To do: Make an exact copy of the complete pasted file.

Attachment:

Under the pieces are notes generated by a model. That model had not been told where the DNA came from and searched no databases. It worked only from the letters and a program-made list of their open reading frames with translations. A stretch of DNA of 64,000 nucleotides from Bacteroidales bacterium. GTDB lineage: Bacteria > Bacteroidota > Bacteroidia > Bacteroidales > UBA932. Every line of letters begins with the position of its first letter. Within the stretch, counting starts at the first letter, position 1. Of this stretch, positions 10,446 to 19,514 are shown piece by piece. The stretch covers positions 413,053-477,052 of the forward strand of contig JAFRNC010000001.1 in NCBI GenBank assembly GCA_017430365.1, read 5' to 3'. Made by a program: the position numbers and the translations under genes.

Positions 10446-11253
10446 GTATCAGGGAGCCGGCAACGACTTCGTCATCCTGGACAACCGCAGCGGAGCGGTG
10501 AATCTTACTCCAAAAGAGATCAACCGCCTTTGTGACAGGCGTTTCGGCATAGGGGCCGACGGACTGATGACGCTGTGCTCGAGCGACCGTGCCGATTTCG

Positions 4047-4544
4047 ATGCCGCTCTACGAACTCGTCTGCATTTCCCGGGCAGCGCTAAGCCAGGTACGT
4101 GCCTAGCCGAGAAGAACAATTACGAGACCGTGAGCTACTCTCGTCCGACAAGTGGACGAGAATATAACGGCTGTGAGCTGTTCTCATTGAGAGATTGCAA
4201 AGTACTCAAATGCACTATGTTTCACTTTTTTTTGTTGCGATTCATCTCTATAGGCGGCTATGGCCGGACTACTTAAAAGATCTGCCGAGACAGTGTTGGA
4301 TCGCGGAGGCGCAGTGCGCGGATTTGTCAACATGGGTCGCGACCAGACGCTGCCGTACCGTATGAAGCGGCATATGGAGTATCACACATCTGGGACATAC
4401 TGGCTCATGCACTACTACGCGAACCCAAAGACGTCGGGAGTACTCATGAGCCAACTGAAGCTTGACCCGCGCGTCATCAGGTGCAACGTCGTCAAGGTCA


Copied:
Under the pieces are notes generated by a model. That model had not been told where the DNA came from and searched no databases. It worked only from the letters and a program-made list of their open reading frames with translations. A stretch of DNA of 64,000 nucleotides from Bacteroidales bacterium. GTDB lineage: Bacteria > Bacteroidota > Bacteroidia > Bacteroidales > UBA932. Every line of letters begins with the position of its first letter. Within the stretch, counting starts at the first letter, position 1. Of this stretch, positions 10,446 to 19,514 are shown piece by piece. The stretch covers positions 413,053-477,052 of the forward strand of contig JAFRNC010000001.1 in NCBI GenBank assembly GCA_017430365.1, read 5' to 3'. Made by a program: the position numbers and the translations under genes.

Positions 10446-11253
10446 GTATCAGGGAGCCGGCAACGACTTCGTCATCCTGGACAACCGCAGCGGAGCGGTG
10501 AATCTTACTCCAAAAGAGATCAACCGCCTTTGTGACAGGCGTTTCGGCATAGGGGCCGACGGACTGATGACGCTGTGCTCGAGCGACCGTGCCGATTTCG

Positions 4047-4544
4047 ATGCCGCTCTACGAACTCGTCTGCATTTCCCGGGCAGCGCTAAGCCAGGTACGT
4101 GCCTAGCCGAGAAGAACAATTACGAGACCGTGAGCTACTCTCGTCCGACAAGTGGACGAGAATATAACGGCTGTGAGCTGTTCTCATTGAGAGATTGCAA
4201 AGTACTCAAATGCACTATGTTTCACTTTTTTTTGTTGCGATTCATCTCTATAGGCGGCTATGGCCGGACTACTTAAAAGATCTGCCGAGACAGTGTTGGA
4301 TCGCGGAGGCGCAGTGCGCGGATTTGTCAACATGGGTCGCGACCAGACGCTGCCGTACCGTATGAAGCGGCATATGGAGTATCACACATCTGGGACATAC
4401 TGGCTCATGCACTACTACGCGAACCCAAAGACGTCGGGAGTACTCATGAGCCAACTGAAGCTTGACCCGCGCGTCATCAGGTGCAACGTCGTCAAGGTCA